Towards a Coherent Sustainability Ethics : A study on the meaning and moral underpinnings in Sustainability and their relation to consequential and deontological perspectives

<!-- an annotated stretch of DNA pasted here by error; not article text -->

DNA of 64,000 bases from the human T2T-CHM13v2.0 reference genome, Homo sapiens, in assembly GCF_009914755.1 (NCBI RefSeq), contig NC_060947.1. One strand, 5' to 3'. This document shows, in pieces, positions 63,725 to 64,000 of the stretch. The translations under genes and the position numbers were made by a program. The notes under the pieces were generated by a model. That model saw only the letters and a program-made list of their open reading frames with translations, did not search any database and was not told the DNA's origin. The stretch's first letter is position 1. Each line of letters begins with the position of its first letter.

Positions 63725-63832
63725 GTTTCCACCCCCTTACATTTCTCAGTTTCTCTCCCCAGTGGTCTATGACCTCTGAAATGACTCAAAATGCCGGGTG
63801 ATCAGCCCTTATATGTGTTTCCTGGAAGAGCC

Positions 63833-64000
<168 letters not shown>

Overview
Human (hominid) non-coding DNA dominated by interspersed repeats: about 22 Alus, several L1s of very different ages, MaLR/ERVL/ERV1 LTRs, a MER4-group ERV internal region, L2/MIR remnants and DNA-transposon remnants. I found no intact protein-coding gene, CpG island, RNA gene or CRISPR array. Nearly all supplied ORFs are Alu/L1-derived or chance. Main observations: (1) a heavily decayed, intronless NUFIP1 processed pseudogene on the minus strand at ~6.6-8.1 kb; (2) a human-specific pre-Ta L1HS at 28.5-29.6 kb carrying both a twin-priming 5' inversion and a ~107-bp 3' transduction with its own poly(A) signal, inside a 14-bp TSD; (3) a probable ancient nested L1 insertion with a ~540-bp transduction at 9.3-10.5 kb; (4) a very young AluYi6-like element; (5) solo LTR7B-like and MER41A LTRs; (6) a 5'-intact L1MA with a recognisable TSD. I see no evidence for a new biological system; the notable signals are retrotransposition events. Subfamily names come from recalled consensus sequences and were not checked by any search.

Abstract: The idea of writing this essay begun as an attempt to enter into the current discussion about the theory and ethics of sustainability. The essay aims to compare the meaning of sustainability with two ethical theories that are currently used in developmental and environmental issues, namely the theories of Martha Nussbaum and Peter Singer, and see how coherent these theories are with the concept of sustainability. In order to achieve the essays aims, the study will have to discuss first issues regarding the ‘meaning of sustainability’ and discuss the challenges in its conceptualisation to finally outline a reasonable framework meaning for sustainability. The paper contributes in this way in forming consistency between what the conceptualisation of sustainability represents and how ethical systems could be more coherent with these conceptualisation efforts. This essay aims to answer how deontological and utilitarian perspectives provide guidance regarding sustainability and if these perspectives are coherent with sustainability as a concept. The essay understands coherence as ideas or structures that are logically compatible and that logically support each other. This study concludes that there is a possibility to delineate a coherent meaning for sustainability as a two-level meaning structure; one formal meaning where we found the principle of sustainability and without which, we would not be talking about sustainability and a second level, called the substantive meaning, where four main ethical relations arise, and where obligations and responsibilities appear. The study also concludes that there are certainly fundamental moral ideals and moral ideas embedded in sustainability that have the potential to be agreed upon in a global consensus. The formal meaning of continuance (sustainability moral ideal) gives in turn some fundamental moral ideas (normative relations) at a second level of definition. Additionally, the study shows that it is not self-evident which ethical model is more or less coherent with sustainability but the results indicate that a strong, coherent and egalitarian idea about the value of life, whether as flourished and functional as opportunities and interests, on which many of today's ethical systems are based on, can help an ethical system to be more coherent with the meaning of sustainability.
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